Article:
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Competitive monitoring for legal tech companies
Competitive monitoring for legal tech companies

Can McDonald's Still Cut the Mustard?

Even the largest, most established companies must continuously evolve to meet changing consumer demands. Consider McDonald's - amidst growing competition from higher-end burger chains, they recently made over 50 upgrades to their iconic burgers, completely overhauling long-standing industrial production methods in favor of quality.

As the article excerpt highlights, McDonald's recognized the need to improve their core product offering in order to compete in a crowded market where consumers have ample alternatives for a quality burger experience.

This holds an important lesson for legal tech leaders. Regardless of your company's size or status as an industry leader, you cannot afford to rest on your laurels. Carefully analyzing the competitive landscape, proactively addressing customer pain points, and checking any biased assumptions about what legal professionals need in their solutions is imperative.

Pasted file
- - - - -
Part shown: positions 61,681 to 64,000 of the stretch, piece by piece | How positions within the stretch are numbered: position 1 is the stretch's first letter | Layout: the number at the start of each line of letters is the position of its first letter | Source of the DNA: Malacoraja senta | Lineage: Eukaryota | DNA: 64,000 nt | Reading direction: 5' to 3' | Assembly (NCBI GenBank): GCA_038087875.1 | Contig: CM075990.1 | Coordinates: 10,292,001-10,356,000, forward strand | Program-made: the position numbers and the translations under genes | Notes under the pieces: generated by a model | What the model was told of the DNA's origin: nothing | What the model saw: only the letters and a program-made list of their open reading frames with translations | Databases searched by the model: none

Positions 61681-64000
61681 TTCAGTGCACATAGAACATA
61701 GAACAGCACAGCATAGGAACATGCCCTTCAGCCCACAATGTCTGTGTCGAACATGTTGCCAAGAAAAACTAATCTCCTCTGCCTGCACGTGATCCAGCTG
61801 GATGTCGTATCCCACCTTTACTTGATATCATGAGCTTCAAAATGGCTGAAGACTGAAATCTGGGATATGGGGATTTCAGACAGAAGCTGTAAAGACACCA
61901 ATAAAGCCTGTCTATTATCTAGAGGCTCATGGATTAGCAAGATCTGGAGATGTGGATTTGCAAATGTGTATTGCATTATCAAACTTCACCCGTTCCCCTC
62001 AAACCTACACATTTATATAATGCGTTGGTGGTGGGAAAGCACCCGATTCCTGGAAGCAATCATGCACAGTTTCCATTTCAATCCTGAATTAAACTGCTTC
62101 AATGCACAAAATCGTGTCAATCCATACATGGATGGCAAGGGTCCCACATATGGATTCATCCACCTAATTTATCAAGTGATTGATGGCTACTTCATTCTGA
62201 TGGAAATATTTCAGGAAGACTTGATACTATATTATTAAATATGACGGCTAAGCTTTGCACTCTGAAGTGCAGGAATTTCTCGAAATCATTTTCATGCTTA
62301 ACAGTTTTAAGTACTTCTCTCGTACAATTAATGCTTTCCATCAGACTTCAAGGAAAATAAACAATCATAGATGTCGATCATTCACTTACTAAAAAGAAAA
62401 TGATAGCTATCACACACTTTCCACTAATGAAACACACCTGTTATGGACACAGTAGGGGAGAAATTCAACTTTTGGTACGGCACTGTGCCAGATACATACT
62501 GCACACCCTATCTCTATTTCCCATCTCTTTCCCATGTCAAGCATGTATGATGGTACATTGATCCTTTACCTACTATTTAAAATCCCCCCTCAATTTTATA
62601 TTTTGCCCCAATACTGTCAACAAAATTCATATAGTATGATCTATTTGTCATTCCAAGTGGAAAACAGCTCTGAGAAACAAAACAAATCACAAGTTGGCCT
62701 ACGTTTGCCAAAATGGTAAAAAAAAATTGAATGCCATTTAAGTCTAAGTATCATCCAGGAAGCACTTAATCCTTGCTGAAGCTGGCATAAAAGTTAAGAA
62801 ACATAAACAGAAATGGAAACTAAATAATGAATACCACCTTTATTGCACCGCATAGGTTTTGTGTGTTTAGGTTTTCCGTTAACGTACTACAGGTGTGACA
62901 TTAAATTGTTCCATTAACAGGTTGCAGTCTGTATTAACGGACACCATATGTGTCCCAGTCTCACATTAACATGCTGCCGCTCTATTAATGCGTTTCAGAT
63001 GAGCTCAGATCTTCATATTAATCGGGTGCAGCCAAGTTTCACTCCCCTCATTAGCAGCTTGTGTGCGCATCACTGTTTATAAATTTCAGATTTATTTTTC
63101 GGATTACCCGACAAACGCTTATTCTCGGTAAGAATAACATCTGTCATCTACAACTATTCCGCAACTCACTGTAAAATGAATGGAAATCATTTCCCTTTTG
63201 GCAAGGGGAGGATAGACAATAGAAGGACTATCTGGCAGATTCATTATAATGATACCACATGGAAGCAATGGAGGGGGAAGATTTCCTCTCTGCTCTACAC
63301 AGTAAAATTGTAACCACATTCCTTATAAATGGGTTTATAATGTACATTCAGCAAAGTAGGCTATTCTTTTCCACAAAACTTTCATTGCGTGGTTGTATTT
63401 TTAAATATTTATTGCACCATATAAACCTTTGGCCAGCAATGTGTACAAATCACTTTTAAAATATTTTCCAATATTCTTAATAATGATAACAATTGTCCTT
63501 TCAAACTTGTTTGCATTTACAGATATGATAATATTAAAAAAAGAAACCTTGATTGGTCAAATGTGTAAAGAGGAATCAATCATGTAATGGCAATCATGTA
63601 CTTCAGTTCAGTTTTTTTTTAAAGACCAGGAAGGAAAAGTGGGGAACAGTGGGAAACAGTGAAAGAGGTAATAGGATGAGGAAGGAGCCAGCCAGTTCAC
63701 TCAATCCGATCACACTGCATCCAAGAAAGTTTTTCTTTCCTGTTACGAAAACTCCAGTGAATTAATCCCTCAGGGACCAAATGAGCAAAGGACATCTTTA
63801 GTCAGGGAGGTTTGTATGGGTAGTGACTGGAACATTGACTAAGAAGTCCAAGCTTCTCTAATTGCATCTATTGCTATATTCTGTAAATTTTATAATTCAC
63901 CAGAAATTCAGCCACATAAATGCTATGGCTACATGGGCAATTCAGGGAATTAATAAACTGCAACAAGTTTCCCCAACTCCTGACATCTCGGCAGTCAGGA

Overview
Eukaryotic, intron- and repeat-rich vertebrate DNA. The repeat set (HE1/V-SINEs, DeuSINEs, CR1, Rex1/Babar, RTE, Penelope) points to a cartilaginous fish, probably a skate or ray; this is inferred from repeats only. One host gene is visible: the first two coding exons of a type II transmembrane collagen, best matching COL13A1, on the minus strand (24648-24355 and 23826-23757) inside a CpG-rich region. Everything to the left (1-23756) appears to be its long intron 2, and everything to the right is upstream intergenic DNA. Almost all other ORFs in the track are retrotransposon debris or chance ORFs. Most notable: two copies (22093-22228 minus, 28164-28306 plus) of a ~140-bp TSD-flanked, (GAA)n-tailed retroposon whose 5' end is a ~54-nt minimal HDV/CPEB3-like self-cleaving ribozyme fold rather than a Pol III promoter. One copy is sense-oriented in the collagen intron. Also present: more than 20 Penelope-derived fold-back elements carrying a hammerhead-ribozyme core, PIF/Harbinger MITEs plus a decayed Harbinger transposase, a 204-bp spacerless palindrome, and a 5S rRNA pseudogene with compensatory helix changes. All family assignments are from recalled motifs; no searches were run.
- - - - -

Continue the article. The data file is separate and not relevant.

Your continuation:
Making small, incremental improvements over time may seem inefficient, but as McDonald's has shown, taking the time to substantially improve your core offering can pay major dividends in standing out from the competition. The best legal tech solutions don't just complete tasks, they understand legal workflows and help professionals practice law better.

By regularly re-evaluating your solution with fresh eyes, conducting user research to pinpoint areas for improvement, and striving for cognitive empathy of user needs and frustrations, you can continue providing the high-quality experience today's legal marketplace demands. If a huge company like McDonald's recognizes the need to significantly upgrade their core offering, it's clear that meeting changing consumer expectations is an ongoing process, even for the most established leaders.

"The more than 50 tweaks on its burgers add up to the Chicago-based company’s biggest upgrades in decades to its core menu. With increased competition in the burger market—especially from higher-end, fast-casual burger chains such as Five Guys—executives decided to revamp some of the industrial-scale techniques that have produced cheap, uniform burgers. In some cases, McDonald’s is reviving practices it scrapped long ago in a push for efficiency" (WSJ article, No More Dry Burgers: McDonald’s Overhauls Its Biggest Item)

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